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How to Vote

Prepare for the next election to make your voice heard about the issues you care about.

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Voting is both a right and a duty for those who are eligible. It is a core element of civic engagement and an important way for women and gender-expansive persons to participate and advocate for themselves and their communities.

Before an election, it is important that you have a plan for how, when, and where to vote as well as what is on the ballot. Be prepared and be heard! 

Register to Vote

It’s never too late to register to vote because another election is always coming up. Even if you think you are registered, be sure to:

  1. Check your voter registration status
  2. If you are not registered, you can do so at

Create a Voting Plan

Create a personalized NYC voting plan (how, when, and where to vote), and help others create a plan. Here is a handy guide for creating your plan. As part of your plan:

Decide how you want to vote–there are four options:

  1.  In-person early (usually about 10 days before Election day)
  2.  Mail an absentee ballot (Request one in advance)
  3.  Drop off an absentee ballot (Request one in advance)
  4. In-person on Election Day


Check Key Dates including deadlines for:

  • Updating your address (if you have moved)
  • Requesting an absentee ballot
  • Registering to vote
  • Early Voting
  • Election Day
  • Returning an absentee ballot


Resources: For all the important information on where and how to vote, go to:

Understand the Ballot

Be sure to know:



Explore other sources to learn about the ballot and candidates including NYC Votes and Ballotpedia.

Know Your Voting Rights

As you prepare to vote, it is important to remember that you have rights! For an overview of your voting rights, go to the ACLU’s page here. In addition:

Encourage Others to Vote

Many people are rightfully skeptical of voting and the political process. It’s not always easy talking to family and friends about the importance of voting.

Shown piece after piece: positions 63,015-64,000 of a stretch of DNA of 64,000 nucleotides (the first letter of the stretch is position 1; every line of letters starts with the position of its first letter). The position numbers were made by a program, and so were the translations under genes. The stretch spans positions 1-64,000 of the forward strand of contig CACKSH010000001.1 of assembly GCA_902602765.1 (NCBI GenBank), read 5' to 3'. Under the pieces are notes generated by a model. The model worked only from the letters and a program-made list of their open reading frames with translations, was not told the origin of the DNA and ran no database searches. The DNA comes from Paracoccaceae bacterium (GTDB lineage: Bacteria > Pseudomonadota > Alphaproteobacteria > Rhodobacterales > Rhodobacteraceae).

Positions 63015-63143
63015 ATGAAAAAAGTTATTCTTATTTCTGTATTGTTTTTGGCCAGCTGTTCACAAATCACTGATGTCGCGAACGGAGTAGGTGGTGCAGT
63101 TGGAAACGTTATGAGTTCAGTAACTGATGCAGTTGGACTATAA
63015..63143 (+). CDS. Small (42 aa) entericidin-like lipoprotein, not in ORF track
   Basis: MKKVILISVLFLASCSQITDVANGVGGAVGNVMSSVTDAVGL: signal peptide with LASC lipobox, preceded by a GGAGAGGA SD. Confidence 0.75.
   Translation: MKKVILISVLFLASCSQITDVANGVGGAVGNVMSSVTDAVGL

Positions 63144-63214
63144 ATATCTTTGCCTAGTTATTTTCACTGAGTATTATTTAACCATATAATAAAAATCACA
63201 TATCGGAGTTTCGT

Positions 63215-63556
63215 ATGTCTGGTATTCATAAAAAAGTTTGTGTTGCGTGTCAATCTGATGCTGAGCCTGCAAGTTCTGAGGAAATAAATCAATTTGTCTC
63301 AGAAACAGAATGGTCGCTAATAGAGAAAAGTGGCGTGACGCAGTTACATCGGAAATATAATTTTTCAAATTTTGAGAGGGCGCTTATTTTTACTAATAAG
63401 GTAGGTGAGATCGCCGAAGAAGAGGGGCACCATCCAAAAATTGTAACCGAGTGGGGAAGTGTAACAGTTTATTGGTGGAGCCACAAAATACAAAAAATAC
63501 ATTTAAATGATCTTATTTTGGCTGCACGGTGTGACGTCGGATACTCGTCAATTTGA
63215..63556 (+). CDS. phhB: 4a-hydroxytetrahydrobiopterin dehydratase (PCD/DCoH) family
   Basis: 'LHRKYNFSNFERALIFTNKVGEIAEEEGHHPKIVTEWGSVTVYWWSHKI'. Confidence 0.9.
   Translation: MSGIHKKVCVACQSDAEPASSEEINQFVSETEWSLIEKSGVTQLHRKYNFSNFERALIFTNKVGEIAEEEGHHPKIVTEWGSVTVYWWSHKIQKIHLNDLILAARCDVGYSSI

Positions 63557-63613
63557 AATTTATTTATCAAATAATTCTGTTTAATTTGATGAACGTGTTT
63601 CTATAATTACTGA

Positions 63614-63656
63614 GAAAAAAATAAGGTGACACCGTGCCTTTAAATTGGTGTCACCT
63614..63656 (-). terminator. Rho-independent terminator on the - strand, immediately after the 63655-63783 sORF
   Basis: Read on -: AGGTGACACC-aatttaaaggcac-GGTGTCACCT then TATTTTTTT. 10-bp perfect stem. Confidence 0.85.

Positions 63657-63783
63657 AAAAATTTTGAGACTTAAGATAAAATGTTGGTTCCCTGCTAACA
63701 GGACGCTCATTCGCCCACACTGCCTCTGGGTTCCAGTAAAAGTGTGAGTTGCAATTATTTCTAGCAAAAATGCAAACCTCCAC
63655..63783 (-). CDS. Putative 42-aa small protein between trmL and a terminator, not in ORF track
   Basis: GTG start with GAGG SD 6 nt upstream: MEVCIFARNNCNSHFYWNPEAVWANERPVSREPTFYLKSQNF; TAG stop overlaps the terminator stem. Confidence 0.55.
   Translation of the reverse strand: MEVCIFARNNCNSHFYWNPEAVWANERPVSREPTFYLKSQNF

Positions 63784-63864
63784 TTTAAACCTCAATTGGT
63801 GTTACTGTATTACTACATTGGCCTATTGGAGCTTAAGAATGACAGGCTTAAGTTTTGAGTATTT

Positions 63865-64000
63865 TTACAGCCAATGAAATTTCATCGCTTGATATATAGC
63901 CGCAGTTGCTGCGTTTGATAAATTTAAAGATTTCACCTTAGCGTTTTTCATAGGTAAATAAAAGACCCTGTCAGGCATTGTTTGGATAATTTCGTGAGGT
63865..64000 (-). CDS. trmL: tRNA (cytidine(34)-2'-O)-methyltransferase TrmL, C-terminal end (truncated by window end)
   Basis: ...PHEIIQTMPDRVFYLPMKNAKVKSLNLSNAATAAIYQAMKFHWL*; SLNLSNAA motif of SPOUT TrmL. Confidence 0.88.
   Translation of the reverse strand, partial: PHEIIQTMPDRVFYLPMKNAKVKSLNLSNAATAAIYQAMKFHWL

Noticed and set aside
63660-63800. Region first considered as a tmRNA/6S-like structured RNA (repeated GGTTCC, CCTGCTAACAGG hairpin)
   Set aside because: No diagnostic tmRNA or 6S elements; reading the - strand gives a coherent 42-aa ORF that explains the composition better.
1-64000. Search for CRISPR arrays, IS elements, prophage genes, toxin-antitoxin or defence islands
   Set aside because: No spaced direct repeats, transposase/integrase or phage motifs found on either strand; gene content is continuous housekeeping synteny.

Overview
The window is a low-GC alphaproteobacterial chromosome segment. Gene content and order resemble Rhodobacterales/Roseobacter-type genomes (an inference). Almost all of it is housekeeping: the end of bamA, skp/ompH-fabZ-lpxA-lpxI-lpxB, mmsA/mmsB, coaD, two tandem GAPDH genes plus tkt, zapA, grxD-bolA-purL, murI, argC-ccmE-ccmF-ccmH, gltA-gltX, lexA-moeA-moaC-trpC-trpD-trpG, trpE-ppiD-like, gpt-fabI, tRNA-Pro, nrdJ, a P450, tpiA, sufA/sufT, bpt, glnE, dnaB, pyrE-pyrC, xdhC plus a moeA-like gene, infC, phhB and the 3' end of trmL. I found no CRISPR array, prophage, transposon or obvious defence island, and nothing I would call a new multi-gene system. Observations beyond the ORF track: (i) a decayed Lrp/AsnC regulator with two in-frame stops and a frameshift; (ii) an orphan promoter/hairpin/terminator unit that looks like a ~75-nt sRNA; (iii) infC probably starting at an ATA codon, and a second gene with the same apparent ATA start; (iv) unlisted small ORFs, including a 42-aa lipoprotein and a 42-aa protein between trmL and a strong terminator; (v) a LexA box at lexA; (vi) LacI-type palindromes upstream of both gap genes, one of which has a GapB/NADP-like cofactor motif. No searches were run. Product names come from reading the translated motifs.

Here are some tips and talking points! 

–  Many states are making it harder for people like us to vote. That’s why it’s even more important to get out and pick candidates who want to protect our rights.

–  The most important way you can make sure YOUR concerns are known is to vote. It doesn’t benefit you or our community when you opt out of voting.

–  Participation is your right and your responsibility. Millions of people have had and are currently having their vote suppressed. Your vote or participation in the process is a way to reclaim power from a system hoping that you stay away.

Help others learn about the importance of voting by sharing this video by YelloPain:


Further Suggested Reading

First-Time Voter Checklist

Vote 411 is a platform that helps first time or experienced voters find their polling sites, representatives and keeps voters informed about what is happening during elections.

Voting in Primaries Fact Sheet

This fact sheet outlines the different types of Federal primary elections, and ensures people are aware of their right to vote and have the tools and resources to successfully do so – from anywhere in the world.

Have I Been Redistricted? Search Your Redrawn District and Who’s Running in New York

Find out if your Congressional and state representatives have changed since the most recent redistricting process.